The Claimant Count counts the number of people claiming Jobseeker’s Allowance plus those who claim Universal Credit and are required to seek work and be available for work. It is a measure of the number of people claiming ‘out-of-work’ related benefits. Not all those who are unemployed claim benefits. This is largely due to people finding new work very quickly or having other sources of financial support at home. In addition, not all those counted within the Claimant Count are unemployed (some are working a low number of hours and/or are earning a low income). Whilst the Claimant Count is not a measure of unemployment, it is a useful proxy at the local level.
The Department for Energy Security and Net Zero publish national statistics on UK local authority and regional gas emissions. The greenhouse gases covered by these statistics are carbon dioxide, methane and nitrous oxide. In accordance with international reporting and carbon trading protocols, each of these gases is weighted by its global warming potential (GWP), so that total greenhouse gas emissions can be reported on a consistent basis (in carbon dioxide equivalent units). The GWP for each gas is defined as its warming influence relative to that of carbon dioxide. The GWPs used in these statistics are from Working Group 1 of the IPCC Fifth Assessment Report: Climate Change 2013.
Broadband provides access to internet services such as videoconferencing for work, tele-healthcare, access to job or property advertisements, and e-commerce. It is fast becoming an essential utility alongside water, gas and electric in UK homes. From March 2018, the Government set a legal minimum service obligation (LSO) of 10 megabytes per second (Mbps). Ofcom research shows that 10 Mbps is the minimum speed currently needed to meet an average household’s digital needs. It should be fast enough for multiple people in a household to be online at once.
Recycling Rate data is the percentage of household waste sent for reuse, recycling or composting. It is derived from WasteDataFlow (web-based-system for municipal waste reporting by UK local authorities to Government). The WasteDataFlow system went live on 30 April 2004.
This chart shows how the broad occupational profile of Buckinghamshire’s residents compares with the occupational profile of England as a whole.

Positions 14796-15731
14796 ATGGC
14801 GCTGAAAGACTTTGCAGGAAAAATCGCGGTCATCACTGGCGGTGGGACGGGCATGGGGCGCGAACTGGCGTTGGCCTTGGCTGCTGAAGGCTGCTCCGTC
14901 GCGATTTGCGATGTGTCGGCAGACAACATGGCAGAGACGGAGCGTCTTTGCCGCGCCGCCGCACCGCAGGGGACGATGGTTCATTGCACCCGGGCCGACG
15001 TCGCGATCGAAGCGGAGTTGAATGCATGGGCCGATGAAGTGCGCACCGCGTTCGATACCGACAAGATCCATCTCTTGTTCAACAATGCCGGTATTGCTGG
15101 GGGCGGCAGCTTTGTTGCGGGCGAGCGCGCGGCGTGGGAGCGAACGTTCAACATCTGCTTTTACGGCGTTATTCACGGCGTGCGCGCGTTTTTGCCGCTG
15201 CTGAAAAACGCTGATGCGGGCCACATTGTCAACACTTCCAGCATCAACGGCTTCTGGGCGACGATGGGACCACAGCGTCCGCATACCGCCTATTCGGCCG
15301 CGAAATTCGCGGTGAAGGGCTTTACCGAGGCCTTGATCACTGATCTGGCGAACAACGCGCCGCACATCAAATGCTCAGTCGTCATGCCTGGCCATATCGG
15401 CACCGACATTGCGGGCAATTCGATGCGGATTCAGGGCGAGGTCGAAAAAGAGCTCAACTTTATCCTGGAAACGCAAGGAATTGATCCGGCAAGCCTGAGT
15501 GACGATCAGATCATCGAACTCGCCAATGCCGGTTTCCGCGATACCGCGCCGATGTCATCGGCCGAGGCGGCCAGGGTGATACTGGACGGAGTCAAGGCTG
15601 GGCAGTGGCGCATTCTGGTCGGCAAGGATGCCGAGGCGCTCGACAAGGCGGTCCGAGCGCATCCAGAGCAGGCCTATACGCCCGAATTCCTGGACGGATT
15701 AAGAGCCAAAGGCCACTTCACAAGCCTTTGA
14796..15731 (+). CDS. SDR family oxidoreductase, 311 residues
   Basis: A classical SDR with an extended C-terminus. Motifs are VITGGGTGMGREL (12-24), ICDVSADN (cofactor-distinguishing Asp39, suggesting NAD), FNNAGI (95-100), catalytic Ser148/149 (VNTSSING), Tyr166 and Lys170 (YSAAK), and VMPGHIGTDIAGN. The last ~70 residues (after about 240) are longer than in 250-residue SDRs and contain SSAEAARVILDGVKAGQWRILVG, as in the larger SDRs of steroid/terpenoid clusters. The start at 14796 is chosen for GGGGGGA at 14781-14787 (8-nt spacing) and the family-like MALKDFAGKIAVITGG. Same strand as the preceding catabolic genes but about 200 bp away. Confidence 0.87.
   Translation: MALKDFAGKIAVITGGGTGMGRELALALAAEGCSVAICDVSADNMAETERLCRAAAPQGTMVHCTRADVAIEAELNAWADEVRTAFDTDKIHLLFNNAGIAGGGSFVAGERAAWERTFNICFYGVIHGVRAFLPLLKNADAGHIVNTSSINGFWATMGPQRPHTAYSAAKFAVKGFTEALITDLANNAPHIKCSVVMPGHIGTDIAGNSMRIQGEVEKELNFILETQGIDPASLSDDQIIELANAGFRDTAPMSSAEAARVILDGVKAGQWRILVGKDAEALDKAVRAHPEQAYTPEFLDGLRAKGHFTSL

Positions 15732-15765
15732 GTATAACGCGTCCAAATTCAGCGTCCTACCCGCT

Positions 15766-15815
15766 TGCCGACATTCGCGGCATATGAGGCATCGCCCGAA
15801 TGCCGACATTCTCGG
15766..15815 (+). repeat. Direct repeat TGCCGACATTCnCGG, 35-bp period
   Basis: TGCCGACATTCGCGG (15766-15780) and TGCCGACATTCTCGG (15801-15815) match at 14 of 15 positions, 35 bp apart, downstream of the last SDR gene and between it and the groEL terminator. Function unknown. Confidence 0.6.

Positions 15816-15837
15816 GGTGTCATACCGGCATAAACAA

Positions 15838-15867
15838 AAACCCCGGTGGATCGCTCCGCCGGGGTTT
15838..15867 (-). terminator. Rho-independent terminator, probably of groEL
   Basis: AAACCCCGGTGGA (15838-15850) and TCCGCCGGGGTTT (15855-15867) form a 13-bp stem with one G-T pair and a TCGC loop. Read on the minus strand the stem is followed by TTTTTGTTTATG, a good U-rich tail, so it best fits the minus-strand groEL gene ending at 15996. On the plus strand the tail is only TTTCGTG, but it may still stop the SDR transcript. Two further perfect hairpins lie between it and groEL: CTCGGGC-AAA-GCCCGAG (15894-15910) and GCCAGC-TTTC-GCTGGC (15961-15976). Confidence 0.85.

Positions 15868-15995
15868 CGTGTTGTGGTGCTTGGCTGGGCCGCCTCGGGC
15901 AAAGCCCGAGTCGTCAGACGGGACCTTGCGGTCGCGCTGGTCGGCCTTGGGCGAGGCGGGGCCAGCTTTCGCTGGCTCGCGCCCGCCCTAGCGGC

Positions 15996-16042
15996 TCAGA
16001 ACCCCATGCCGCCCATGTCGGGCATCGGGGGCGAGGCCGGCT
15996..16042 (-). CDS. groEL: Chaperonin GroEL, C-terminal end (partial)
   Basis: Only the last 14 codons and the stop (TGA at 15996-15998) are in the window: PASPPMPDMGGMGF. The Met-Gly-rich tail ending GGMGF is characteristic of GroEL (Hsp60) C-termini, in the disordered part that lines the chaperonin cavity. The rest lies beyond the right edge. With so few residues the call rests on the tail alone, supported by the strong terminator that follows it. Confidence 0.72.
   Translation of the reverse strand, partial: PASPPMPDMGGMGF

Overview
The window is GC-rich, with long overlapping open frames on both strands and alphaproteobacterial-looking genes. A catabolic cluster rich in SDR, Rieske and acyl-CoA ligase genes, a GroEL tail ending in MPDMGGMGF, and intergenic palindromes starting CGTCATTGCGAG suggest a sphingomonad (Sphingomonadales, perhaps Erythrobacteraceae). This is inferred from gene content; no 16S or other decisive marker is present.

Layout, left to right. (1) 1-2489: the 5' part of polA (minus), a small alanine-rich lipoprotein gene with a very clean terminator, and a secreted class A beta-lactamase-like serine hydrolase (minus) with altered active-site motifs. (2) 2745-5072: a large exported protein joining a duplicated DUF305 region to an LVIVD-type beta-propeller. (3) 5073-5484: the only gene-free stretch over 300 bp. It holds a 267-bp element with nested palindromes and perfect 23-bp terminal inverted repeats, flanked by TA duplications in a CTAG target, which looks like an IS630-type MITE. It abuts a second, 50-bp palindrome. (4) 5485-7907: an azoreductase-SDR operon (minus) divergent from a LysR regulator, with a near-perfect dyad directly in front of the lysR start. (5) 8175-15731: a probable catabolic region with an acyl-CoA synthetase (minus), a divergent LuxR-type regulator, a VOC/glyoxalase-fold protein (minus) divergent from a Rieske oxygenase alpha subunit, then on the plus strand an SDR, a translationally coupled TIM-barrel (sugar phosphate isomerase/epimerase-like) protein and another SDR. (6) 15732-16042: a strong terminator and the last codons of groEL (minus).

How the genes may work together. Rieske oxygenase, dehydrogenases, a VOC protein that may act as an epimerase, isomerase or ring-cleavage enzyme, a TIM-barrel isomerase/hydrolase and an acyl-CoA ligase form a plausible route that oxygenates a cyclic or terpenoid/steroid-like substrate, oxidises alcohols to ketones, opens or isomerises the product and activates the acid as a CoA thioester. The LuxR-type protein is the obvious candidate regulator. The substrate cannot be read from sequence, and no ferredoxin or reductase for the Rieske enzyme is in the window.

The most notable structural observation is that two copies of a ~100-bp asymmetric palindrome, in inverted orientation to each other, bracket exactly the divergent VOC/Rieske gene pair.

Age-standardised mortality rate from cardiovascular disease, cancer and respiratory disease considered preventable in persons aged less than 75 years per 100,000 population.
The basic concept of preventable mortality is that deaths are considered preventable if, in the light of the understanding of the determinants of health at the time of death, all or most deaths from the underlying cause (subject to age limits if appropriate) could mainly be avoided through effective public health and primary prevention interventions.
To ensure that there continues to be a reduction in the rate of premature mortality (deaths to those under 75 years), there needs to be concerted action in both prevention and treatment.
The census takes place every ten years. It gives a picture of all the people and households in England and Wales. The first 2021 Census results, including high-level population figures at the local authority level, were published on 28th June 2022. This section outlines the headline statistics for Buckinghamshire.
The chart shows the size of the population in Buckinghamshire and how it has changed since 1991 when the current recording methodology began.
The chart shows the age distribution of children (0-17 year-olds), working-age people (18-64 year-olds) and older people (65+ year-olds) in Buckinghamshire, South East England, and England.
The charts in this section show the components of population change. The components are natural change (births and deaths); internal UK migration (people moving in and out of Buckinghamshire from other parts of the UK), and international migration.